The Currency of Fame
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A crore rupees was a distant dream for Manoj Kumar Raina from Kashmir when he reached Mumbai to take part in Kaun Banega Crorepati's (KBC) sixth season. Especially since his efforts to participate in the show's first season had failed when he couldn't even get through the phone. Five seasons later, it was a poem by Harivansh Rai Bachchan—Mehnat karnewalon ki haar nahin hoti — that inspired him to try again. Raina won Rs 1 crore on the first weekend of the season.
"I had to leave Kashmir valley for Jammu in 1989 due to the militancy. I would like to go back and build a house there," says Raina.
The show's six seasons have turned eight common Indians into crorepatis until now. While most remember Harshvardhan Nawathe, the winner of the first season, others include Ravi Saini (KBC Juniors), Vijay and Arundhati Raul (KBC Jodi), Brajesh Dubey (season two), Rahat Taslim (season four) and Sushil Kumar and Anil Kumar Sinha (season five). It's easy to presume that the wealth has transformed each of their lives, but the fame that followed their win too has played a huge part.
A student of Symbiosis, Pune, Nawathe was an Indian Administrative Services (IAS) aspirant. He got caught up in the fame that the show brought him — attending launches and events — and could not clear the exam. Eventually, the prize money financed his MBA in marketing and public relations at the University of Napier, Edinburgh, and Nawathe is today Chief Operating Officer at the NGO Naandi Foundation, which backs the cause of Mumbai's slum children.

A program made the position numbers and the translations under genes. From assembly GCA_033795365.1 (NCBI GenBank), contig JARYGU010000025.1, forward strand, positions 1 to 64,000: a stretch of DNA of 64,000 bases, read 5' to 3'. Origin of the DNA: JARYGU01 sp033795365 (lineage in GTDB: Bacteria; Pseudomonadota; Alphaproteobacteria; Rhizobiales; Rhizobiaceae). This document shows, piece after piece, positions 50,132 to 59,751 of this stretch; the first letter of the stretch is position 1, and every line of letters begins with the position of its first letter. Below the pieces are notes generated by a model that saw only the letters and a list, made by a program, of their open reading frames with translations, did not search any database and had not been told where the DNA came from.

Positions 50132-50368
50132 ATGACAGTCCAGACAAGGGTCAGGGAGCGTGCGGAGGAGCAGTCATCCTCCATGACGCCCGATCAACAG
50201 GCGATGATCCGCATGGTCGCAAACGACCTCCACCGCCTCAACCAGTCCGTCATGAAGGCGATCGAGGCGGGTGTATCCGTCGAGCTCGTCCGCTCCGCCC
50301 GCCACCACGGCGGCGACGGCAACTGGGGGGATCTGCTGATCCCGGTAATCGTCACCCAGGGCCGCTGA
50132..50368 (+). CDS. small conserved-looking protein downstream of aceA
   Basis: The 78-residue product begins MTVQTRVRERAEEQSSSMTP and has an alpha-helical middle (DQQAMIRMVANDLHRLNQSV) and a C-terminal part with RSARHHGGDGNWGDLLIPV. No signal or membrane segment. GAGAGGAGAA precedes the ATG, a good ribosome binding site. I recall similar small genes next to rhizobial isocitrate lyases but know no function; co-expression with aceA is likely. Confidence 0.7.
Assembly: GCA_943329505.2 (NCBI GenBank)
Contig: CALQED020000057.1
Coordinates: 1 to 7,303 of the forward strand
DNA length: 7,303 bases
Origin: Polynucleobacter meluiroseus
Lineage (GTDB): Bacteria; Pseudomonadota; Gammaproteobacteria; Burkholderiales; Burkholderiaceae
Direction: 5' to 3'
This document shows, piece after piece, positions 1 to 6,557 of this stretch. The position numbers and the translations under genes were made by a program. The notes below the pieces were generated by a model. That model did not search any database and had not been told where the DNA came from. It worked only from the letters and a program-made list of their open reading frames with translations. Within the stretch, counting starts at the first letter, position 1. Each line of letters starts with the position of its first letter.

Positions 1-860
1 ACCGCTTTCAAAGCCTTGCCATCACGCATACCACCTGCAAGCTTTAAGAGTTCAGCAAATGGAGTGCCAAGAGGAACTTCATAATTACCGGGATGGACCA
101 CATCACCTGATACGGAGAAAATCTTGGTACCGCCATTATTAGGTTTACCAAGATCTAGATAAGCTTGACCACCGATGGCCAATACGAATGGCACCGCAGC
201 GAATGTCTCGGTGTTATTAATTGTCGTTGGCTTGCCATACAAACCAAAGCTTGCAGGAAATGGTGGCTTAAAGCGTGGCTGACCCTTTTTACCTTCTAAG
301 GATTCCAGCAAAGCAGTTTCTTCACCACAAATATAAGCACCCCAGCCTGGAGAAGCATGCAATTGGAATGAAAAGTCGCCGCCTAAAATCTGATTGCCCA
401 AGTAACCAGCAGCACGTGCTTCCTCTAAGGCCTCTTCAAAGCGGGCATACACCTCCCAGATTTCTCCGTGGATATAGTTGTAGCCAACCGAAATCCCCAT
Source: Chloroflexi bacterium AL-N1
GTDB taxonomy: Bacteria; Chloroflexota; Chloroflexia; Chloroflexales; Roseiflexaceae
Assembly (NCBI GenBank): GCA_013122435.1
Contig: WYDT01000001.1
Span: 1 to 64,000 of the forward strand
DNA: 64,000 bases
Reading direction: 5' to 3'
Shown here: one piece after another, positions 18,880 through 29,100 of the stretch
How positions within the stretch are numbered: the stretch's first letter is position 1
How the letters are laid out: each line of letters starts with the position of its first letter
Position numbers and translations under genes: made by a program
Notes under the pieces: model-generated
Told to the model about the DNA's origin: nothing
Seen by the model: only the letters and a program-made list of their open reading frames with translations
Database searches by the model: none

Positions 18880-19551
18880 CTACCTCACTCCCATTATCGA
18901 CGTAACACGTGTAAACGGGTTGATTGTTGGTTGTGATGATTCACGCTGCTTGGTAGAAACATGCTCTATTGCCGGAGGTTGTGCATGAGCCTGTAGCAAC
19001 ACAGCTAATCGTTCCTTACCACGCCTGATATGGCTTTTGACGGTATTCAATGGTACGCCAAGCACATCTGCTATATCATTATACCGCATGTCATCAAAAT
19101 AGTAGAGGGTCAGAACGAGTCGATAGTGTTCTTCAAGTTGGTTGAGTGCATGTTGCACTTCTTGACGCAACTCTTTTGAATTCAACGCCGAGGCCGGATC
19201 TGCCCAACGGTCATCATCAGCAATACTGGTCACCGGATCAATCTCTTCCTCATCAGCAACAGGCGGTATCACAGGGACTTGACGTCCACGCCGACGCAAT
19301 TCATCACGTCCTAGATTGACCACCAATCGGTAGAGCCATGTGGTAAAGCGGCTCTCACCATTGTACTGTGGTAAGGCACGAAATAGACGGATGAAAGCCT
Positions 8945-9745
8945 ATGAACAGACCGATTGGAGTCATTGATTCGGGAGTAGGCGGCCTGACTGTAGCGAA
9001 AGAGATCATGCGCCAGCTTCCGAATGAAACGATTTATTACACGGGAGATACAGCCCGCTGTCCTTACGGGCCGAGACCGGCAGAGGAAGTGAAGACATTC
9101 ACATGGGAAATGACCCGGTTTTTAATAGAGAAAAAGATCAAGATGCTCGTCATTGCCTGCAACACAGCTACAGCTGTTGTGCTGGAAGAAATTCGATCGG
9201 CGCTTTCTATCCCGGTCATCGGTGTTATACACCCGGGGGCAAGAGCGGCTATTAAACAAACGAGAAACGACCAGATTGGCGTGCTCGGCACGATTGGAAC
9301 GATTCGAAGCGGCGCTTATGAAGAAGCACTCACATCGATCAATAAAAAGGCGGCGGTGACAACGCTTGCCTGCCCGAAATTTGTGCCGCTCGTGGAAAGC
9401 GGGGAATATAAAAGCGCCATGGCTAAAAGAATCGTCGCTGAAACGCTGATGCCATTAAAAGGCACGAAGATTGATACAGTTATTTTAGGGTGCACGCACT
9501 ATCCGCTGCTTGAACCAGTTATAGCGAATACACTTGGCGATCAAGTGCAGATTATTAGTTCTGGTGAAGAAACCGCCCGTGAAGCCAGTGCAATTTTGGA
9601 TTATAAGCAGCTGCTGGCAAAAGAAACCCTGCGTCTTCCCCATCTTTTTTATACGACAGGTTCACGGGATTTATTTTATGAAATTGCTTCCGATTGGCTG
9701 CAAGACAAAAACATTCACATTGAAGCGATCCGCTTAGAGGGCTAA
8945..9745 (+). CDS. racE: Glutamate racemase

Insurance surveyor Brajesh Dubey from Guna, Madhya Pradesh, chose to invest the prize money while continuing his job.
Sushil Kumar, on the other hand, continues to reap the benefits of his fame and money. The first to win the entire Rs 5 crore prize money, he returned to television in reality show Jhalak Dikhla Jaa's ongoing season and managed to stay on for a few weeks even as he continued with his job as a computer operator. "My life is divided into two parts — before KBC and after KBC. I have been able to buy a house in my village Motihari and pay off my family's debts," he says.
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